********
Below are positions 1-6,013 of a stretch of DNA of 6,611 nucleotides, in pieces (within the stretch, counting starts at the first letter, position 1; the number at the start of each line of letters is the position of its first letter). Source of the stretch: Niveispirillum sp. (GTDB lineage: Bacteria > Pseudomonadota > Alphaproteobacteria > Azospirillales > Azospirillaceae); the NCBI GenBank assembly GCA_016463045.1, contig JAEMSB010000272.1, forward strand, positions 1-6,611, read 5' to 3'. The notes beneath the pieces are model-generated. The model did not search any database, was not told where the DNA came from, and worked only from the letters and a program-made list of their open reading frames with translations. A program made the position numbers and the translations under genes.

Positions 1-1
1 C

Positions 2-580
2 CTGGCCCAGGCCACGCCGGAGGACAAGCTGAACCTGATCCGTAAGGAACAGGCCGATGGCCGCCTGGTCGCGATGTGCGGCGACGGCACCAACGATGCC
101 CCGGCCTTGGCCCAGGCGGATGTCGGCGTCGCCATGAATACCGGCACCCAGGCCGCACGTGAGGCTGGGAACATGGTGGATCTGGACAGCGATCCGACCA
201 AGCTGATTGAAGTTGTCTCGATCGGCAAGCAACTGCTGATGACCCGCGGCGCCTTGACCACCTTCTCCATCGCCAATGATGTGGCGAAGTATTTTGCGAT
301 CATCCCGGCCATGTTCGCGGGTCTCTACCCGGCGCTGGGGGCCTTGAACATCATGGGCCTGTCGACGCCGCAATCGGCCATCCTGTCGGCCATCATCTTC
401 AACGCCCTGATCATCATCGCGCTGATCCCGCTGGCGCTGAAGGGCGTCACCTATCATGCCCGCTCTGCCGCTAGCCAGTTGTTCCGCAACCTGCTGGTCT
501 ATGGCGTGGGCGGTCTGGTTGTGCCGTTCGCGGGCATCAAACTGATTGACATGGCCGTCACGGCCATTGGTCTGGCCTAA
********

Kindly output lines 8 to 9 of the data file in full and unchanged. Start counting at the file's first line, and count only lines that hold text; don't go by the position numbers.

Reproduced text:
301 CATCCCGGCCATGTTCGCGGGTCTCTACCCGGCGCTGGGGGCCTTGAACATCATGGGCCTGTCGACGCCGCAATCGGCCATCCTGTCGGCCATCATCTTC
401 AACGCCCTGATCATCATCGCGCTGATCCCGCTGGCGCTGAAGGGCGTCACCTATCATGCCCGCTCTGCCGCTAGCCAGTTGTTCCGCAACCTGCTGGTCT